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Trial/Appellate Court Has Full Discretion To Order Sentences To Run Concurrently: Supreme Court

Ashok KM
5 July 2022 11:44 AM GMT
Trial/Appellate Court Has Full Discretion To Order Sentences To Run Concurrently: Supreme Court
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The Supreme Court observed that Trial court and Appellate Court has full discretion to order sentences for two or more offences at one trial to run concurrently.

In this case, the Trial Court convicted the accused for the charges under Sections 409, 420, 409 read with Section 120­B and 420 read with Section 1 120B of the Indian Penal Code and sentenced them to undergo rigorous imprisonment of 04 years, 07 years, 01 year and 02 years respectively along with fine and also directed to serve the sentences one after the other. The Appellate Court upheld the judgment. The High Court while allowing the Revision in part directed that sentences so awarded shall run concurrently.

While considering the appeal, the Apex Court bench noted that there are concurrent findings of conviction arrived at by two Courts after detailed appreciation of the material and evidence brought on record,

"The High Court in criminal revision against conviction is not supposed to exercise the jurisdiction alike to the appellate Court and the scope of interference in revision is extremely narrow. Section 397 of Criminal Procedure Code (in short 'CrPC') vests jurisdiction for the purpose of satisfying itself or himself as to the correctness, legality or propriety of any finding, sentence or order, recorded or passed, 6 and as to the regularity of any proceedings of such inferior court. The object of the provision is to set right a patent defect or an error of jurisdiction or law. There has to be well­founded error which is to be determined on the merits of individual case. It is also well settled that while considering the same, the revisional Court does not dwell at length upon the facts and evidence of the case to reverse those findings.", the court noted.

Regarding the sentence part, the bench referred to Sunil Kumar @ Sudhir Kumar & Anr v. The State of Uttar Pradesh (Crl. Appeal 526 of 2021) and O.M. Cherian alias Thankachan v.State of Kerala & Ors. ­ (2015) 2 SCC 501, and observed thus:

On the issue of sentence also the direction as issued by the High Court is in consonance with the provisions of Section 31 of Cr.P.C which confer full discretion to the Trial Court as well as Appellate Court to order the sentences to run concurrently in case of conviction for two or more offences.

Observing thus, the bench dismissed the appeal.

In O.M. Cherian alias Thankachan, the Supreme Court had made the following observations:

"20. Under Section 31 CrPC it is left to the full discretion of the court to order the sentences to run concurrently in case of conviction for two or more offences. It is difficult to lay down any straitjacket approach in the matter of exercise of such discretion by the courts. By and large, trial courts and appellate courts have invoked and exercised their discretion to issue directions for concurrent running of sentences, favouring the benefit to be given to the accused. Whether a direction for concurrent running of sentences ought to be issued in a given case would depend upon the nature of the offence or offences committed and the facts and circumstances of the case. The discretion has to be exercised along the judicial lines and not mechanically."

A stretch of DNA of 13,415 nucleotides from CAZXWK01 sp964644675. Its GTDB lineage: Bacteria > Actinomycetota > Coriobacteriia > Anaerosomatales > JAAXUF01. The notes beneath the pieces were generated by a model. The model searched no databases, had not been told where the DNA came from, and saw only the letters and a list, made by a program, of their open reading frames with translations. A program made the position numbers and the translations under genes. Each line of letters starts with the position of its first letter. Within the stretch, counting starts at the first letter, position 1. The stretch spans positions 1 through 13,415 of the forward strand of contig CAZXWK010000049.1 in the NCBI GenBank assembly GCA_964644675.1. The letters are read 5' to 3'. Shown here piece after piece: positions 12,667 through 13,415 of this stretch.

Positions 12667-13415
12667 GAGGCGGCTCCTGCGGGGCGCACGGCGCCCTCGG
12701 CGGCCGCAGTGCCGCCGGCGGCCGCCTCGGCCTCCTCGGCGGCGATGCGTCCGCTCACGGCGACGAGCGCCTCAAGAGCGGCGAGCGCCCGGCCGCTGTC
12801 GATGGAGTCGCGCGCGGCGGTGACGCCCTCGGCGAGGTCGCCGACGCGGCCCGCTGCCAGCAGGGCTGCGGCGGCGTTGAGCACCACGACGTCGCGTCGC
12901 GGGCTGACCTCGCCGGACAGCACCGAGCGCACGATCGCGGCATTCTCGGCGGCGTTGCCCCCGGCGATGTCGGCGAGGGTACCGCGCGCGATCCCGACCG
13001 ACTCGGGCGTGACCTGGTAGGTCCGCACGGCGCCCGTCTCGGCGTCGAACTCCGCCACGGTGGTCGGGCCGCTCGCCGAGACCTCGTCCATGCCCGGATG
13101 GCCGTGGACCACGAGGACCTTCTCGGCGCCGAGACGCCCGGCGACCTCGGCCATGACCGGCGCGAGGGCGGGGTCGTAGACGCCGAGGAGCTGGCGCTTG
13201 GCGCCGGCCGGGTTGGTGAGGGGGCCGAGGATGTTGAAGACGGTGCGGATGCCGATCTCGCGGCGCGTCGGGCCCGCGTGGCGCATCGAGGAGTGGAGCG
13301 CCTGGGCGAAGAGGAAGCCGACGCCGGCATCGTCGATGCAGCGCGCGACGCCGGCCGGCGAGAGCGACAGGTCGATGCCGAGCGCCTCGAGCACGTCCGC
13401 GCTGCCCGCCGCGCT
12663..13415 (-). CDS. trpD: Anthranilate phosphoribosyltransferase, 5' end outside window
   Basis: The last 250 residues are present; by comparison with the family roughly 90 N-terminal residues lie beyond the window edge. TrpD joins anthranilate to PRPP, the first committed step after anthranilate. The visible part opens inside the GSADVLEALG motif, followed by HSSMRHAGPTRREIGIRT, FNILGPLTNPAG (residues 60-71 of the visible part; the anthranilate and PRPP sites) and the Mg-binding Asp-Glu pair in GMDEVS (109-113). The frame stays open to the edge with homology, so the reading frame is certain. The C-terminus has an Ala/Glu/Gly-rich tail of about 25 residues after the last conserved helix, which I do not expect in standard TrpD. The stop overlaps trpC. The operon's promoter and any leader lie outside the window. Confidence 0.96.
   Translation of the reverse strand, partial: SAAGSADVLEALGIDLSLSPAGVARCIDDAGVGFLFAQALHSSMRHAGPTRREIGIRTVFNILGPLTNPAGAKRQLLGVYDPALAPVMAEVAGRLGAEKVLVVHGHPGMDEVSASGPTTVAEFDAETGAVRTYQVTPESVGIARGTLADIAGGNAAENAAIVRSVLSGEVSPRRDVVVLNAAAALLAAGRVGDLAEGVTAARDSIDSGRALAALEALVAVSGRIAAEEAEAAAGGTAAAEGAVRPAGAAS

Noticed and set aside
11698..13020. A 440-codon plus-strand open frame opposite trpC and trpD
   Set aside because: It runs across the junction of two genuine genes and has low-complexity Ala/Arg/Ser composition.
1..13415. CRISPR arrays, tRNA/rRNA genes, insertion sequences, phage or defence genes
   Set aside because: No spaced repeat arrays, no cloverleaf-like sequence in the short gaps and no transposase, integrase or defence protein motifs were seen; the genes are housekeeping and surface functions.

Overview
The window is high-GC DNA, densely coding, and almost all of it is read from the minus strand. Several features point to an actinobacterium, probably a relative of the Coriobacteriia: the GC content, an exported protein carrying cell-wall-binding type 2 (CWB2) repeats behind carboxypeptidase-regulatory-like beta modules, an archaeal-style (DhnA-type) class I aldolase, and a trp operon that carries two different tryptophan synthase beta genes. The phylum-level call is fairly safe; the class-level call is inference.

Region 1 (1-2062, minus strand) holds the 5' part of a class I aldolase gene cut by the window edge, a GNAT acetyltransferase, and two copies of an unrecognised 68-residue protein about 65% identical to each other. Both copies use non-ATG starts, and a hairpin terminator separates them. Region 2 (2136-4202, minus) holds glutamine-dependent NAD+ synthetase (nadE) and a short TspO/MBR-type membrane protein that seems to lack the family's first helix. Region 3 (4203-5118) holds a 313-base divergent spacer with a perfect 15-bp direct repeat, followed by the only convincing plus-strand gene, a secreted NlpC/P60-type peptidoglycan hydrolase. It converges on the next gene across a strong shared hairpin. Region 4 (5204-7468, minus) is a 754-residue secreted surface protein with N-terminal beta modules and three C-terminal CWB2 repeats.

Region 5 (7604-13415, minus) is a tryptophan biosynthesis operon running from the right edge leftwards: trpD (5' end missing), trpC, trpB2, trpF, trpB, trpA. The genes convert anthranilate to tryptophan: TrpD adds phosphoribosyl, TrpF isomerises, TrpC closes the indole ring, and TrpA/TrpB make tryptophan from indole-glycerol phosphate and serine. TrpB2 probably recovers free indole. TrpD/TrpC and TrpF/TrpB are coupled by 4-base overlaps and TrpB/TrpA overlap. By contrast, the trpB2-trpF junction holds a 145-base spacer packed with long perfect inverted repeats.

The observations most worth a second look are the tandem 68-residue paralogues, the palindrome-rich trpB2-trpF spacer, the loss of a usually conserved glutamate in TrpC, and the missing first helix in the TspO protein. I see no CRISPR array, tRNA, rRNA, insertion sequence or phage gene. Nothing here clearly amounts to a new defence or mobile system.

"21. Accordingly, we answer the reference by holding that Section 31 CrPC leaves full discretion with the court to order sentences for two or more offences at one trial to run concurrently, having regard to the nature of offences and attendant aggravating or mitigating circumstances. We do not find any reason to hold that normal rule is to order the 9 sentence to be consecutive and exception is to make the sentences concurrent. Of course, if the court does not order the sentence to be concurrent, one sentence may run after the other, in such order as the court may direct. We also do not find any conflict in the earlier judgment in Mohd. Akhtar Hussain and Section 31 CrPC."


Case details

Malkeet Singh Gill vs State of Chhattisgarh | 2022 LiveLaw (SC) 563 | CrA 915 OF 2022 | 5 July 2022

Coram: Justices Indira Banerjee and JK Maheshwari

Counsel: Adv Awanish Kumar for the appellant and Deputy Advocate General Sourav Roy for the respondent-State

Headnotes

Code of Criminal Procedure, 1973 ; Section 31 - Trial Court as well as Appellate Court has full discretion to order the sentences to run concurrently in case of conviction for two or more offences - Referred to Sunil Kumar @ Sudhir Kumar & Anr v. The State of Uttar Pradesh (2021) 5 SCC 560. (Para 10-11)

Code of Criminal Procedure, 1973 ; Section 397 - The High Court in criminal revision against conviction is not supposed to exercise the jurisdiction alike to the appellate Court and the scope of interference in revision is extremely narrow. Section 397 CrPC vests jurisdiction for the purpose of satisfying itself or himself as to the correctness, legality or propriety of any finding, sentence or order, recorded or passed, and as to the regularity of any proceedings of such inferior court. The object of the provision is to set right a patent defect or an error of jurisdiction or law. There has to be well­ founded error which is to be determined on the merits of individual case - While considering the same, the revisional Court does not dwell at length upon the facts and evidence of the case to reverse those findings - Referred to Manju Ram Kalita vs State of Assam ­ (2009) 13 SCC 330. (Para 8-9)




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